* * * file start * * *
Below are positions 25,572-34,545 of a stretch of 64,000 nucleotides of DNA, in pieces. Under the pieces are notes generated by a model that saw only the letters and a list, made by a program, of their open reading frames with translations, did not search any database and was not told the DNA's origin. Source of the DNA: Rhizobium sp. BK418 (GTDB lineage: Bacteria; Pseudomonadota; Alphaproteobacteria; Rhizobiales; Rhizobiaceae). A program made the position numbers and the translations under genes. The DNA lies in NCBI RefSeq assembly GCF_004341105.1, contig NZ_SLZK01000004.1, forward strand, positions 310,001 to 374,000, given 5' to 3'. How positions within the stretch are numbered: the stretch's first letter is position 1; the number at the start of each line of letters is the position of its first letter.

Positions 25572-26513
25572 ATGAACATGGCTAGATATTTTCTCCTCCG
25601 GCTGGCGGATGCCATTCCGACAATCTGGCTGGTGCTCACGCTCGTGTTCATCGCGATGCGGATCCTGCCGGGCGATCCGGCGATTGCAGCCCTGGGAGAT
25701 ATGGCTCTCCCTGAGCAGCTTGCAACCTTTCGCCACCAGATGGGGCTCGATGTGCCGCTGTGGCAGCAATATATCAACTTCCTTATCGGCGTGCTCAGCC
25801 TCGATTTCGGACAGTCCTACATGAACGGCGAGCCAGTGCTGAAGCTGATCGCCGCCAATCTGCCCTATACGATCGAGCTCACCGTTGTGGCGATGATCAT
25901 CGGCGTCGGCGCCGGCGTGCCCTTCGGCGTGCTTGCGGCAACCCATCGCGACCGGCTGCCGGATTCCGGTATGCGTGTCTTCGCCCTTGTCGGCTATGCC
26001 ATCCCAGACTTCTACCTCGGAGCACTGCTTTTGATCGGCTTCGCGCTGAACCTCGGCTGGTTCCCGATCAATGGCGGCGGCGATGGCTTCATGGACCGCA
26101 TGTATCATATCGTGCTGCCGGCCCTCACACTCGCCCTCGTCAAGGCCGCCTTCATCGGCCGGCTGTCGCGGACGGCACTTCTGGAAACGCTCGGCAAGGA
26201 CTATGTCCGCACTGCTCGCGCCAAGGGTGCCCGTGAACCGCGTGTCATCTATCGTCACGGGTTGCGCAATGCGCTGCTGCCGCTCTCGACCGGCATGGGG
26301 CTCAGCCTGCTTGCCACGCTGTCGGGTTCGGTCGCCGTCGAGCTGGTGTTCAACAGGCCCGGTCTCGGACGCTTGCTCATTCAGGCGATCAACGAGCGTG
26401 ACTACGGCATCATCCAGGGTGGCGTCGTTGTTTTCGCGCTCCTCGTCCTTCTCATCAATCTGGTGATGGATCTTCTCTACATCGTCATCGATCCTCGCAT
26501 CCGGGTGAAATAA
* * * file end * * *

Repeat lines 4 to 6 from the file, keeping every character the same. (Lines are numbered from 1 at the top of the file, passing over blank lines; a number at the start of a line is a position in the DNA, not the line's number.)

25601 GCTGGCGGATGCCATTCCGACAATCTGGCTGGTGCTCACGCTCGTGTTCATCGCGATGCGGATCCTGCCGGGCGATCCGGCGATTGCAGCCCTGGGAGAT
25701 ATGGCTCTCCCTGAGCAGCTTGCAACCTTTCGCCACCAGATGGGGCTCGATGTGCCGCTGTGGCAGCAATATATCAACTTCCTTATCGGCGTGCTCAGCC
25801 TCGATTTCGGACAGTCCTACATGAACGGCGAGCCAGTGCTGAAGCTGATCGCCGCCAATCTGCCCTATACGATCGAGCTCACCGTTGTGGCGATGATCAT